Room 300, home of the art & architecture collection, of the NYPL. Photo: Norman McGrath
The future is now, the saying goes, and for those of us who live and work in the world of letters, that maxim rings especially true. Tablets and e-readers and the overwheming availability of digitized content are transforming the way we consume information, the kinds of information we consume, and—not least of all—the places in which we do that consumption. Just how libraries are adapting to this new world of information is the subject of my cover story
for the July issue of Metropolis, a piece prompted by the contested plans
to dramatically redesign, both intellectually and physically, the main research library of the NYPL.
Although it's tempting to think that the "future is now," one of the realities about which I write is that the future is still in the future. We live in a time of competing technologies, and just how these will shake out in 2 or 5 or 10 years is anything but clear. While the Internet offers an enormous amount of content, it is disorganized, subject to randomness, and absent equally enormous amounts of material that has not been and may never be scanned. As one scholar told me, "Google has the problem that it's an index from nowhere, and it's not even a good index." Predicting the future is hard, and libraries have a pretty dubious record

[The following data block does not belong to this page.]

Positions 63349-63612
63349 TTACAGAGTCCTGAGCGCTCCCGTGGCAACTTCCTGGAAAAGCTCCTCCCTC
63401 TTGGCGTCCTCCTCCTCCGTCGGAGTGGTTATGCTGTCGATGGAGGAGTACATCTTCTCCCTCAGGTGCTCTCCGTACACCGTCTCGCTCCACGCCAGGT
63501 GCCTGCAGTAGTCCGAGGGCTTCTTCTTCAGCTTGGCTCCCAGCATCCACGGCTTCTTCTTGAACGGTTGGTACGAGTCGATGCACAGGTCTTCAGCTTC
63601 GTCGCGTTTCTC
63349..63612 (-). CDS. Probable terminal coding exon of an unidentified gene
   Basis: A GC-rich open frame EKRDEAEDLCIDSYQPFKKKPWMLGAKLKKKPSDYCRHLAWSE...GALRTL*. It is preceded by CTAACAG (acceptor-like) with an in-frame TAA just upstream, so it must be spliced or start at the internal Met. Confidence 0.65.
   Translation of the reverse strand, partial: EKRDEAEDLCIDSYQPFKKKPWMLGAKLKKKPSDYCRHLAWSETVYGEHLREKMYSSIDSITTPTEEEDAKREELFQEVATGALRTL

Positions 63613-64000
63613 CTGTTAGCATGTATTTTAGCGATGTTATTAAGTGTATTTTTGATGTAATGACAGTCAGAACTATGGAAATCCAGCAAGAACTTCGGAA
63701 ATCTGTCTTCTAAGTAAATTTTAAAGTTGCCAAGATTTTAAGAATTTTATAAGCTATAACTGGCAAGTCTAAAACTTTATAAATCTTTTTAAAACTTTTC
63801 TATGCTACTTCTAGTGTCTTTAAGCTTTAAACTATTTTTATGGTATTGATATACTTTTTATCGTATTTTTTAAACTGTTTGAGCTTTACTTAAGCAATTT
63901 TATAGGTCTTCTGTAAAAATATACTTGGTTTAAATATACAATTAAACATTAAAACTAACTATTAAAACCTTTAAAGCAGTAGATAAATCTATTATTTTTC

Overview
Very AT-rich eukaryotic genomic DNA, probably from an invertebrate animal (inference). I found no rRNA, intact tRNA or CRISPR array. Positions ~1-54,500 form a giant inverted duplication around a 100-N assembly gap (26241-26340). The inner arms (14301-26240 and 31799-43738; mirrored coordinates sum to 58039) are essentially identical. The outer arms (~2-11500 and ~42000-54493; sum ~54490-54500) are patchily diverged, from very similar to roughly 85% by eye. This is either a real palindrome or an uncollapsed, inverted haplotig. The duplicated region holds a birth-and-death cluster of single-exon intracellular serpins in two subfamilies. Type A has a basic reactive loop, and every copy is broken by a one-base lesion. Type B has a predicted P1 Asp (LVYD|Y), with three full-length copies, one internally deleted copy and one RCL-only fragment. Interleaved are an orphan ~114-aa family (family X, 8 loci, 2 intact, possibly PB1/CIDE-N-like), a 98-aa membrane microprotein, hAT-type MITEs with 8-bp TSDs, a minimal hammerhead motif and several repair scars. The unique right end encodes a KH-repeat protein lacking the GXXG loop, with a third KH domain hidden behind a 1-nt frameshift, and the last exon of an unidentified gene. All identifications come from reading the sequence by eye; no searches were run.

. The NYPL only recently bet big on CD-ROMs for its Science Industry and Business Library (SIBL). Now it wants to close that building, as part of its restructuring. High density stacks at Mansueto Library. Photo: Tom Rossiter
This should suggest a somewhat cautious path, and this in fact characterizes the most sophisticated new research library, the University of Chicago's recent Mansueto Library, designed by Helmut Jahn as an appendage to the school's primary research facility, a 1970s concrete bunker by SOM. The genius of Mansueto is that it holds books in high-density pallets retrieved by automated cranes, allowing it to serve books with extreme rapidity. But this library of the future was designed only to serve the library's needs for a few decades; it is, essentially, an interim solution until the future actually arrives.
It's also worth noting that while many are anxious to proclaim the death of the library, we seem to be building more of them than ever, and they seem to be playing ever more central roles
in our communities, even if their primary functions are not longer to serve books to readers.
In any case, I hope you will read the story